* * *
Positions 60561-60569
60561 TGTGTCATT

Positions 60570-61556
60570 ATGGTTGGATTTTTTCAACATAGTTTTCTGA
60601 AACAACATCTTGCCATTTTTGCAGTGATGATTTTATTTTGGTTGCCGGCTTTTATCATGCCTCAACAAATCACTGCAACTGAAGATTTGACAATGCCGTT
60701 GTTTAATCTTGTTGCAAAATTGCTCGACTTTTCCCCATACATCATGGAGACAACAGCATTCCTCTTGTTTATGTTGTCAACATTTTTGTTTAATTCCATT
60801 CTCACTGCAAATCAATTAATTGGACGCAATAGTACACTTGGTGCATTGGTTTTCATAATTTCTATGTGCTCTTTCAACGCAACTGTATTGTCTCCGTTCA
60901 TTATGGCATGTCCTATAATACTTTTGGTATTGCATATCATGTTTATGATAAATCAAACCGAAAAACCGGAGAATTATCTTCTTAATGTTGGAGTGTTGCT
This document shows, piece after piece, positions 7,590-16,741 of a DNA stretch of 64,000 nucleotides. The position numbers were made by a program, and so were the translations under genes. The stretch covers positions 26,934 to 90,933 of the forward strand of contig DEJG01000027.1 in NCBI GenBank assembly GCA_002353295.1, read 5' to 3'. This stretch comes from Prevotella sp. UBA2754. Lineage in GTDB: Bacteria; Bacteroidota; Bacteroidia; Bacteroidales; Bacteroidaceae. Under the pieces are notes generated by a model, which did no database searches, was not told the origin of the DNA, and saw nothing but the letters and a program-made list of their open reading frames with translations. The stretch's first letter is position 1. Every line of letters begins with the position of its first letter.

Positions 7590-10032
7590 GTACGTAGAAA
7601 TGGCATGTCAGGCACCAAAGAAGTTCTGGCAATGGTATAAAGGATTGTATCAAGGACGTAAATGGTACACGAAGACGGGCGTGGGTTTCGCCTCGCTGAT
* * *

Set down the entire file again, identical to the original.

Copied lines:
Positions 60561-60569
60561 TGTGTCATT

Positions 60570-61556
60570 ATGGTTGGATTTTTTCAACATAGTTTTCTGA
60601 AACAACATCTTGCCATTTTTGCAGTGATGATTTTATTTTGGTTGCCGGCTTTTATCATGCCTCAACAAATCACTGCAACTGAAGATTTGACAATGCCGTT
60701 GTTTAATCTTGTTGCAAAATTGCTCGACTTTTCCCCATACATCATGGAGACAACAGCATTCCTCTTGTTTATGTTGTCAACATTTTTGTTTAATTCCATT
60801 CTCACTGCAAATCAATTAATTGGACGCAATAGTACACTTGGTGCATTGGTTTTCATAATTTCTATGTGCTCTTTCAACGCAACTGTATTGTCTCCGTTCA
60901 TTATGGCATGTCCTATAATACTTTTGGTATTGCATATCATGTTTATGATAAATCAAACCGAAAAACCGGAGAATTATCTTCTTAATGTTGGAGTGTTGCT
This document shows, piece after piece, positions 7,590-16,741 of a DNA stretch of 64,000 nucleotides. The position numbers were made by a program, and so were the translations under genes. The stretch covers positions 26,934 to 90,933 of the forward strand of contig DEJG01000027.1 in NCBI GenBank assembly GCA_002353295.1, read 5' to 3'. This stretch comes from Prevotella sp. UBA2754. Lineage in GTDB: Bacteria; Bacteroidota; Bacteroidia; Bacteroidales; Bacteroidaceae. Under the pieces are notes generated by a model, which did no database searches, was not told the origin of the DNA, and saw nothing but the letters and a program-made list of their open reading frames with translations. The stretch's first letter is position 1. Every line of letters begins with the position of its first letter.

Positions 7590-10032
7590 GTACGTAGAAA
7601 TGGCATGTCAGGCACCAAAGAAGTTCTGGCAATGGTATAAAGGATTGTATCAAGGACGTAAATGGTACACGAAGACGGGCGTGGGTTTCGCCTCGCTGAT